Surrounded by an endless stream of pilgrims at an ancient temple in Kathmandu, Hindu holy man Mahant Ramnaresh Giri sat naked and puffed on a pipe filled with cannabis, his body smeared with ash as he took part in Nepal’s biggest annual religious event.
Giri was one of more than a hundred such naked ascetics at the ancient Shivaratri festival, which brings an estimated 1 million devout Hindus flocking to Kathmandu’s Pashupatinath temple each year for rituals to cleanse them of sin and earn a place in heaven.
Holy men such as Giri, 35, bless them and smoke cone-shaped pipes of cannabis as part of the annual festival dedicated to Shiva, the god of destruction.
“After I smoke, I get a feeling that I have overcome worldly pleasure and dissolved myself in the universe,” Giri said, smoke billowing around his head.
After Shiva’s consort died, legend has it he traveled to the forests near the temple, his body smeared with ash. Smoking cannabis, which grows wild in the forests of Nepal, he wore a serpent and draped his waist with a tiger skin as he wandered.
Cannabis is illegal in Nepal, but permitted as a religious ritual for ascetics during the festival, which took place at the weekend. The only explanation for this is that the ascetics are imitating Shiva.
The ascetics are allowed to smoke inside the temple complex, but not allowed to sell or distribute it to pilgrims.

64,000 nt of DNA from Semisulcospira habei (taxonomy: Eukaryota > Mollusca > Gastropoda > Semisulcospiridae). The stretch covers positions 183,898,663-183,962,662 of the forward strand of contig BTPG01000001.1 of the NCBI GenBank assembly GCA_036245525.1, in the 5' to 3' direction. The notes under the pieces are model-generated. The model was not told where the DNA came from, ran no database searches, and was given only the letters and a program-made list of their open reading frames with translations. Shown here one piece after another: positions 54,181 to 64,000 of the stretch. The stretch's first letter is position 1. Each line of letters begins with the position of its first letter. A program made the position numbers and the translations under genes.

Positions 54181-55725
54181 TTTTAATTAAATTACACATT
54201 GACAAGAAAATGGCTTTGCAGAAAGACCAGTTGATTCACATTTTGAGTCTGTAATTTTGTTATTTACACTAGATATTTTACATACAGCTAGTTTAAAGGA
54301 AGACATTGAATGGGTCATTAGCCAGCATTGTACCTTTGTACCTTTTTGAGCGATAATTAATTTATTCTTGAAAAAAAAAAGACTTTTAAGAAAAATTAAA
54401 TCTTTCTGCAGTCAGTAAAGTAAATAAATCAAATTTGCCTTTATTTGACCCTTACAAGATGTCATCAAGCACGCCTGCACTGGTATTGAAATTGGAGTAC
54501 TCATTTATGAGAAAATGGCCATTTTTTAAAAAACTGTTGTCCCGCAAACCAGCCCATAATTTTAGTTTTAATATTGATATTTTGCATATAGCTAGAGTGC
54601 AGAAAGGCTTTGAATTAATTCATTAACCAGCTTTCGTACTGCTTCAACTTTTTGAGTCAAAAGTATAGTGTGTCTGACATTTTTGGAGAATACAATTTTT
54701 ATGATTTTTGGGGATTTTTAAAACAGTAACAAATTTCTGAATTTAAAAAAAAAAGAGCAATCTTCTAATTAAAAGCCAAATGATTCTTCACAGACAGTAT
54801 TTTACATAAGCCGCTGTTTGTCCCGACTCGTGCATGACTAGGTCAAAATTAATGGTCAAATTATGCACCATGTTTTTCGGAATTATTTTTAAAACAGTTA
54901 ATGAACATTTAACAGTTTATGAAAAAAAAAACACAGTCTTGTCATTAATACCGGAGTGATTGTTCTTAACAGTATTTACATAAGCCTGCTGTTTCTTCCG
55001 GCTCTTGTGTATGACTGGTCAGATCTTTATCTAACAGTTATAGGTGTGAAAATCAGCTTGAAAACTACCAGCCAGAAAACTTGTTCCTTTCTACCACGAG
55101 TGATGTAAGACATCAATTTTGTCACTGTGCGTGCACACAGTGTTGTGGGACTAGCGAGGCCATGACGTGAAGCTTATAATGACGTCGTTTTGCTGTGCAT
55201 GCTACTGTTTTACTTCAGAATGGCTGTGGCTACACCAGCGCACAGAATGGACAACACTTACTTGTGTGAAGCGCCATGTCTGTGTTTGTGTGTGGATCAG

Authorities supplied the drug to holy men in the past, but the practice was discontinued in the 1990s after critics said it amounted to promoting its consumption.
For pilgrims, the rituals are more mundane and involve pouring milk on a stone phallus, and making offerings of fruit, sandalwood paste and incense sticks. Holy men such as Giri press ash-covered thumbs onto their foreheads and bless them.
“I became an ascetic for the protection of our religion, the welfare of the world and myself,” said Giri, his dreadlocked hair and beard not combed or cut for 17 years.
This year’s festival included modern touches, such as 65 video cameras to help guard the crowds, estimated to have topped 1 million devotees. Some holy men also played music on their mobile phones.
However, for most people, the festival remains deeply spiritual.
A Romanian holy man wrapped in white cloth who traveled to India to study Sanskrit, Krishna Nanda, said his desire to know more about life was behind his renunciation of physical and worldly pleasure two years ago.
“I love everything in society and god ... I am always happy,” the 23-year-old Nanda said.